Bill alters `prompt pay'

Article Courtesy of The Sun Sentinel

By Mark Hollis
Published  March 29, 2007

TALLAHASSEE– A month after Gov. Charlie Crist signed a hurricane insurance law aimed at lowering homeowner rates, the Florida House on Wednesday voted to amend it so insurance companies can take longer to pay some claims.

At the urging of insurance industry lobbyists, the Republican-led House tentatively approved House Bill 7077, which would remove condominium associations and businesses from a provision of the law that requires insurers to pay or deny claims within three months.

That "90-day prompt pay" rule was written into the insurance law in January by legislators who heard from constituents who battled with insurers after their houses, condos and businesses were destroyed or damaged by the dozen hurricanes and tropical storms that raked Florida in 2004-6.

The change to the law would allow insurance companies more than 90 days to settle or reject the claims of any Florida resident or business owner who purchased property insurance through a condo association. The prompt-pay rule would remain in force for owners of single-family dwellings and condo residents who purchased coverage independently.

Several lawmakers, mostly Democrats, attacked the changes as a severe weakening of a pro-consumer law.

"This is not a light or minor or procedural vote," Rep. Jack Seiler, D-Wilton Manors said. "This is a substantive vote that says we listened to the consumers in January, and now it's March, as all we're going to do is listen to big [insurance] companies, and that's not what we should be doing."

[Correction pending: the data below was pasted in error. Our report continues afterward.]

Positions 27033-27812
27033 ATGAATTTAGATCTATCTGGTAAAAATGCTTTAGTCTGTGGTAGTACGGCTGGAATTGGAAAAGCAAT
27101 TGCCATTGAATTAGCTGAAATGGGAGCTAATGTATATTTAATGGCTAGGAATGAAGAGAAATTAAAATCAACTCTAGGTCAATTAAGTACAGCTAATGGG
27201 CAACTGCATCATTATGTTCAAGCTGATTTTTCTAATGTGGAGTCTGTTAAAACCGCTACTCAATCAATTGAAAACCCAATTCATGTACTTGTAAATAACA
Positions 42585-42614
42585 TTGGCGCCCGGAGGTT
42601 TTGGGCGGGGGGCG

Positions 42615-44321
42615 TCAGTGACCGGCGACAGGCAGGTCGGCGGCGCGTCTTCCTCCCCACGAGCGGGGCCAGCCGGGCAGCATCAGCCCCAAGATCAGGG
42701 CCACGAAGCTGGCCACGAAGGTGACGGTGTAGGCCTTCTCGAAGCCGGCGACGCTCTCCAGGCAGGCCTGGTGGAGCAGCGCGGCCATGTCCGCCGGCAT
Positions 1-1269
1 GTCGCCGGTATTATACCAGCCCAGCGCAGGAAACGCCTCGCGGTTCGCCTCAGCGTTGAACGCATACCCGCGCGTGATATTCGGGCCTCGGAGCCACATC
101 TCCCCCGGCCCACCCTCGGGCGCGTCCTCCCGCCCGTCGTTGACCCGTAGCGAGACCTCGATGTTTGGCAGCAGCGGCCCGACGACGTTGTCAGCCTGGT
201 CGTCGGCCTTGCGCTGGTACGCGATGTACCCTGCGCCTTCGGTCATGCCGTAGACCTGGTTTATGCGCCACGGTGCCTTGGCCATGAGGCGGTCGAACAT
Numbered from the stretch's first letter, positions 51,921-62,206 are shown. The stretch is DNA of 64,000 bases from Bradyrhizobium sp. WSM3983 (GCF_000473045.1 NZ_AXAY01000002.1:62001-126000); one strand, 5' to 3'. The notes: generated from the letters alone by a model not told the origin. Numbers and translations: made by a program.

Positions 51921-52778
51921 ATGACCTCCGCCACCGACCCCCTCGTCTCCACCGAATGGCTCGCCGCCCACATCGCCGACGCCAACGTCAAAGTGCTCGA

Democrats complained the legislation would bar people from suing companies that don't meet the 90-day rule, leaving them to instead pursue remedies through state regulatory agencies, which the critics said is a more arduous procedure.

A final vote by the House on the measure could come as early as today. Similar legislation is being considered in the Senate. Crist, who signed the original law Feb. 27, has yet to make his views known on the bill.

William Stander, assistant vice president and regional manager of the Property Casualty Insurers Association of America, an industry trade group, said the change is needed because it can be difficult for insurers to quickly assess storm-damage claims made for businesses and large condominium complexes.

"Adjusting and paying on a commercial claim is vastly more complex" than a single-family residence, Stander said.

HB 7077 -- Hurricane Preparedness & Insurance -- The UGLY "Glitch" Bill